This cone is present in any simulation with n > 1 [16. . 2 we show the frequency spectra for antennas lying on the ground along a W-E line that intercepts shower axis. Z ~Xmax Sh ow er E Ax is θz Out B 72. 1. Our simulations of inclined showers predict strong pulses in the nano-second scale for antennas that view the depth of maximum shower development (Xmax ) at angles very close to the Cherenkov angle.4 o N Out Out In Out S W II. 17]. The magnetic field B used in the simulations points towards North and has an inclination of -72. including the variation of the refractive index n with altitude. Only antennas located very close to the ring contain a significant signal 10-4 Cherenkov 100 m in 100 m out 200 m in 200 m out 400 m in 400 m out EEW (V/m/MHz) 10-5 10-6 200 400 600 800 1000 Frequency (MHz) 1200 1400 Figure 2. In Fig.2 In this work we characterize the features of the UHF emission from EAS using ZHAireS [16].42◦ . The antenna that sees Xmax at the Cherenkov angle (solid red line) has a spectrum that extends well into the GHz frequency range. in the UHF band1 . The shower comes from the North towards the South. 3 we show the spectral component of the electric field at 300 MHz as a function of distance to the shower core for antennas along the S-N and W-E axes. In this process interference between the emission from different tracks is carefully accounted for. This is in agreement with the results reported in [16. The simulation is based on the AIRES shower code [26]. EAS have been simulated over Antarctica (altitude ∼ 2800 m above sea level and atmospheric density profile for the South Pole) with zenith angles between θz = 50◦ and θz = 80◦ . inside and outside the Cherenkov cone for a 1019 eV proton shower with a zenith angle of θz = 80◦ coming from North. Antennas have been positioned on the ground along East-West (E-W) and North-South (N-S) lines intersecting at the shower impact point. 17. As the observation point moves away from this region. and the emission is calculated using a well established algorithm [2] obtained from first principles [23– 25] with which the electric field due to each individual charged particle track produced in the shower simulation is calculated. Also drawn is the Cherenkov cone centered at the depth of maximum shower development Xmax and the ellipse of its intersection with the ground. The spectra clearly become steeper as the observation points get further away from the Cherenkov ring. The projection of the Cherenkov cone on ground makes an approximate ellipse with its major axis along the N-S direction as expected. 32]. a full Monte Carlo simulation of the air shower and its associated radio emission. A 55 µT magnetic field pointing towards North with an inclination of -72.e. as shown in Fig. CHARACTERIZATION OF RADIO EMISSION IN THE UHF BAND Figure 1.42◦ has been assumed. defined by the intersection of a Cherenkov cone centered at Xmax and the ground. either towards shower axis (in) or away from it (out). where the UHF signal is very close to its maximum value. the observation distance is usually quite far away and the conditions for coherent emission from different stages of shower evolution are strengthened [33]. there is a significant broadening in time of the pulse. 1. For the emission in the UHF band. while numerical labels refer to the distance in meters from the ring to the antenna. coming from the North. The algorithm does not assume any specific emission mechanism and correctly reproduces the radiation induced by the excess charge and the geomagnetic field [16]. i. 1. Antennas are placed along the E-W and N-S lines (dotted lines). Shower geometry: θz is the azimuthal angle of the shower. In Fig. inclined showers are addressed in more detail for two reasons: as they have the shower maximum high up in the atmosphere. In addition it is inclined showers that have been observed in the GHz regime by ANITA. antennas placed on an elliptical “ring” shown in Fig. Frequency spectra at ground for antennas at several distances along the W-E line that intercepts shower axis. The label “Cherenkov” refers to antennas that lay on the elliptical ring shown in Fig. and radiation patterns at different positions on the ground have been obtained. to the inner or outer regions of the Cherenkov cone. 1 Note there is an asymmetry between the “in” and “out” directions. which is equivalent to a relative lowering of the spectrum in the UHF band.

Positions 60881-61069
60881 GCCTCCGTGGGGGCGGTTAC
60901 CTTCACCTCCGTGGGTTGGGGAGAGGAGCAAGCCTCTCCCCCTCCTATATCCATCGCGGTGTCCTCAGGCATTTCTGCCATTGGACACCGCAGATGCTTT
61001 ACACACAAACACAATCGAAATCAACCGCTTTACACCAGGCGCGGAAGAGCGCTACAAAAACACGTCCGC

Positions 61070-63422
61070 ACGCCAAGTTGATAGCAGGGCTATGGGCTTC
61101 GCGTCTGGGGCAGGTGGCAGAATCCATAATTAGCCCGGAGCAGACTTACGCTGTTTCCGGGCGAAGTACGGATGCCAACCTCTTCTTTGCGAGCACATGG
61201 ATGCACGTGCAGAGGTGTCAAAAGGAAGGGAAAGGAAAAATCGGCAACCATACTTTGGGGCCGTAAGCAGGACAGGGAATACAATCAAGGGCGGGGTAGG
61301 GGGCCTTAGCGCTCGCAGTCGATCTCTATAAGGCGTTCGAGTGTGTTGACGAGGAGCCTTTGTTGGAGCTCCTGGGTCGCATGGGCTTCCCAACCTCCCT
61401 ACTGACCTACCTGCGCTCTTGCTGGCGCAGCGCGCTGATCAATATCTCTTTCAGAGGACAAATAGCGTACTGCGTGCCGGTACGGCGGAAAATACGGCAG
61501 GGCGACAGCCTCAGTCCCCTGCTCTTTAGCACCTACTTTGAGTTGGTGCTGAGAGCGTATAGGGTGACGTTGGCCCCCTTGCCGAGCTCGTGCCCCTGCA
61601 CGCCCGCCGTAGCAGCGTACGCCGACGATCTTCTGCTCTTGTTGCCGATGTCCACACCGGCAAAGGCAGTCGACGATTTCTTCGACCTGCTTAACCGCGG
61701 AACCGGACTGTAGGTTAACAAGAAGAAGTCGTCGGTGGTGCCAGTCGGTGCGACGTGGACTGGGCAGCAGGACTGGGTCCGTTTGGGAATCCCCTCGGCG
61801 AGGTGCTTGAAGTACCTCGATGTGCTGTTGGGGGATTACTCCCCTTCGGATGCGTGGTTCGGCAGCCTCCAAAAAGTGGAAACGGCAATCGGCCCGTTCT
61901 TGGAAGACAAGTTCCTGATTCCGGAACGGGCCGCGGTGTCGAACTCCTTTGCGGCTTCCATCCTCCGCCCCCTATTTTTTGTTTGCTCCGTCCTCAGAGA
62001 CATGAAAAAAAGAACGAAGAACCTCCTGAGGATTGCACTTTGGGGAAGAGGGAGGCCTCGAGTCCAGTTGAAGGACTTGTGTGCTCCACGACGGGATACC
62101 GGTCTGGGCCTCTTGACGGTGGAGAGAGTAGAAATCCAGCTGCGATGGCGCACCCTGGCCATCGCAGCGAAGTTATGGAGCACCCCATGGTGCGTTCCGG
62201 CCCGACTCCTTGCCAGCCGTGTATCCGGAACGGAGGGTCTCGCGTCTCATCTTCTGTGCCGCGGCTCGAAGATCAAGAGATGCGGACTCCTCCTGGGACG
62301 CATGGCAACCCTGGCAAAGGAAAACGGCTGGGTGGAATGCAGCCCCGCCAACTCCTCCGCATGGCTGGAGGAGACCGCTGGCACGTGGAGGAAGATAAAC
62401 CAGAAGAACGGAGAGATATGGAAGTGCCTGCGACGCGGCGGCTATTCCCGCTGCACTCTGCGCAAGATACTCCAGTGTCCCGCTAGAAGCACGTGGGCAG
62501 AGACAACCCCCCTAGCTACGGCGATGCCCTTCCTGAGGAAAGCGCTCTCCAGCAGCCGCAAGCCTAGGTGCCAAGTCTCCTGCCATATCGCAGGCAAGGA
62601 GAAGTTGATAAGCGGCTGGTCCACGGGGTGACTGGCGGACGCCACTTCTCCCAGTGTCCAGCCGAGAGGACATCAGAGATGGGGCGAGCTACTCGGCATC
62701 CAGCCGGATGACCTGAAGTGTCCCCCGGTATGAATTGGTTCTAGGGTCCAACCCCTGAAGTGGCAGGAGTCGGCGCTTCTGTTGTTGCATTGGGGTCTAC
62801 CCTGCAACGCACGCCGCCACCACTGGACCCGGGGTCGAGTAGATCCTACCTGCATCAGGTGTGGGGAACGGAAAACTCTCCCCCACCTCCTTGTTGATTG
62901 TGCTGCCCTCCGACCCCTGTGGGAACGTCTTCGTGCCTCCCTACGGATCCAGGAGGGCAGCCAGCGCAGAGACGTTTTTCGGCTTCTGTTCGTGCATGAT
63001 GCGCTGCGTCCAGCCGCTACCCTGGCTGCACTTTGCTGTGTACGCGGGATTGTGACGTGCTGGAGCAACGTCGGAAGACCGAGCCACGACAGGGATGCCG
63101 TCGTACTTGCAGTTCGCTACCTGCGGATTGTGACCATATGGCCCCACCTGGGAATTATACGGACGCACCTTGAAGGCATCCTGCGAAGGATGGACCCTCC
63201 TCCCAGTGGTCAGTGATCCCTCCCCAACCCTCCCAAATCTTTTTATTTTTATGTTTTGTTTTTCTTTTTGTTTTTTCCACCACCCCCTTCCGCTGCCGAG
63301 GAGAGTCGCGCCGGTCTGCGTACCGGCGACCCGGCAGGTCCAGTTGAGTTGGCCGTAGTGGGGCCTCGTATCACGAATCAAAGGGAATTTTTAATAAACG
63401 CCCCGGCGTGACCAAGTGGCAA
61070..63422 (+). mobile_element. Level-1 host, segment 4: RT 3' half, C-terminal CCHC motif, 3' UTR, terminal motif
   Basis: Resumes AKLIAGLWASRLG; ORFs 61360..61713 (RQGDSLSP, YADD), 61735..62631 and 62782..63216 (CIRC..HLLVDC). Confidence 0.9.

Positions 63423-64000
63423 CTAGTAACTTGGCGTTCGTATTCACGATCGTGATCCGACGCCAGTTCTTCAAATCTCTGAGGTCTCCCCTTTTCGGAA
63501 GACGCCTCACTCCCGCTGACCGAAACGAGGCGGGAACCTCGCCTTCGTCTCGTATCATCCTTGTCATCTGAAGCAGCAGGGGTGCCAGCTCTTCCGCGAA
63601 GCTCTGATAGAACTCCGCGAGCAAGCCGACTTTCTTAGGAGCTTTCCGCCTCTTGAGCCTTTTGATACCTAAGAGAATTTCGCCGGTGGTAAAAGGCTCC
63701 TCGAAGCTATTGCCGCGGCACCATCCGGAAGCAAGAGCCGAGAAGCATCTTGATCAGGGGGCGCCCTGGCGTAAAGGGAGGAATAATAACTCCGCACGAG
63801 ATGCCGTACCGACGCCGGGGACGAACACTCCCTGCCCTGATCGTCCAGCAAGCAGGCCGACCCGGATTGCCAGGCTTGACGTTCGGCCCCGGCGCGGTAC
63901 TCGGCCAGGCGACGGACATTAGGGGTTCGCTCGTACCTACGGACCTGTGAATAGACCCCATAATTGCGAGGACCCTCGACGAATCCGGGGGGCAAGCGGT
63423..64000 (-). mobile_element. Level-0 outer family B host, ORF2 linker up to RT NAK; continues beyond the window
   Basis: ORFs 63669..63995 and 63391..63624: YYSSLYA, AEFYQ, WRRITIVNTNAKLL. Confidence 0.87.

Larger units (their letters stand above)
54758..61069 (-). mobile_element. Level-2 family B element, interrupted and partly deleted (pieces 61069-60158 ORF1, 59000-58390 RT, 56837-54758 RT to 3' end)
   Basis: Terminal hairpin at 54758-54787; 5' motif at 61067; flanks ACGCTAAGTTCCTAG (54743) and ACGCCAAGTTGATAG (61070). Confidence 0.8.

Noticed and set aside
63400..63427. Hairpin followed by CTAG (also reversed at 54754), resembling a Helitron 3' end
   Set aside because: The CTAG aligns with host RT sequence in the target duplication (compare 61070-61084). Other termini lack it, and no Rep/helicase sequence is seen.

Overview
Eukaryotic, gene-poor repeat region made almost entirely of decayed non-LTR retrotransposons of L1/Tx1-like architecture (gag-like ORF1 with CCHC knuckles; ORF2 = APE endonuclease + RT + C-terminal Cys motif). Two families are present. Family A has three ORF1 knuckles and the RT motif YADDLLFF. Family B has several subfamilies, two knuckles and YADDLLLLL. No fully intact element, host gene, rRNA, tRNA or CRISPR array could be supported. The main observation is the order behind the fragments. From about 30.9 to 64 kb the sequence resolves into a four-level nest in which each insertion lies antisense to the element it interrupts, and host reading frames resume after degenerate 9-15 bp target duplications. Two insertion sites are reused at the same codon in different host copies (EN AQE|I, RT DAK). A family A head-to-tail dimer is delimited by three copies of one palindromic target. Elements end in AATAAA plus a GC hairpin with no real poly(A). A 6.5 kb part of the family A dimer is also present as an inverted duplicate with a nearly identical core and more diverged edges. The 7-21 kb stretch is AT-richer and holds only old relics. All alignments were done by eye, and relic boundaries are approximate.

Most of these events are “reflected” events. The ANITA observations exhibit power spectra (i. The peaks West of the core are typically higher than to the East due to interference between the geomagnetic and Askaryan components [16. The antennas were placed along the N-S and E-W lines that intersect at the shower core. Fourier component at 300 MHz as a function of distance to the core for a 1019 eV proton shower coming from the North with zenithal angles θz = 60◦ .08 0. 27. In Fig. ×10-3 0. Negative coordinates are South (West) of the core for antennas along the N-S (E-W) line. This increase 2 3 In the UHF band the Cherenkov angle at an altitude corresponding to Xmax decreases in the UHF band from ∼ 1◦ for a shower with zenith angle 50◦ to ∼ 0.1 E-W 300 MHz θz=60° θz=70° θz=80° Toy MC 60° Toy MC 70° 0.08 0. the Cherenkov angle) decreases as n decreases with altitude2 .3 ×10-3 300 MHz EW Line 0. 2 for the electric field amplitude.e. . As the frequency drops the angular width of the Cherenkov ring broadens (an effect already visible in Fig. Fourier component at 300 MHz as a function of distance to the shower core for a 1019 eV proton shower coming from the North with θz = 70◦ . This can be mostly appreciated in the 50 MHz frequency line shown in Fig. The antennas were placed along an E-W line passing through the shower core (negative coordinates are West of the core). 100. 70◦ and 80◦ . 30. The antennas were placed along the E-W line passing through the impact point of the shower. III.02 0.12 0. The scaling of the major axis of the ring with sec θz is illustrated.14 EEW (V/m/MHz) 0.00 NS Line dominates the drop induced because the opening angle of the Cherenkov cone (i. 5 the Fourier components of the field as a function of distance to the core are plotted for fixed zenith angle.e.06 0. normalized to the fully simulated emission (see Sec.04 0. Note that ν0 (ν0 /2) is the constant of the exponential fall off of the electric field power (amplitude) spectrum. ×10-6 80 70 60 EEW (V/m/MHz) 50 40 30 20 10 0 -2000 -1500 -1000 -500 0 500 W-E coordinate (m) 1000 1500 2000 -1500 -1000 -500 0 500 Coordinate (m) 1000 1500 50 MHz 100 MHz 300 MHz 800 MHz Figure 3. Figure 4. electric field squared) falling exponentially with frequency as exp(−ν/ν0 ) between 300900 MHz. 2).02 0 -1000 -500 0 W-E coordinate (m) 500 1000 Figure 5.04 0. The results shown in Fig. Fourier components of the electric field at 50. Also shown as points is the emission calculated using a simple onedimensional toy model [16]. There is evidence of this behaviour in the flattening of the lateral distribution of the signal close to the shower core in showers detected by the LOPES [35] and LOFAR experiments [6] as pointed out in [17.06 0.14 0. ANITA OBSERVATIONS The ANITA collaboration has recently reported observations of UHECRs in the UHF band [11]. meaning that the radiation from the shower is reflected on the Antarctic ice sheet towards the ANITA payload. 300 and 800 MHz as a function of distance to the shower core for a 1019 eV proton shower coming from the North with zenith angle 80◦ . 4 we show the spectral components of the electric field for a 1019 eV proton shower with three different zenith angles.16 0. fit well to an In Fig.6◦ for a shower with θz = 80◦ . 5. 34]. when squared. The axes and area of the ring increase as the zenith angle rises because the shower maximum is more distant from the ground. 32]. with an average exponential constant ν0 ∼ 190 MHz for reflected events3 . and eventually it becomes broader than the Cherenkov angle itself making a “plateau” in the radial coordinate on ground.10 E (V/m/MHz) 0.12 0. IV A for details).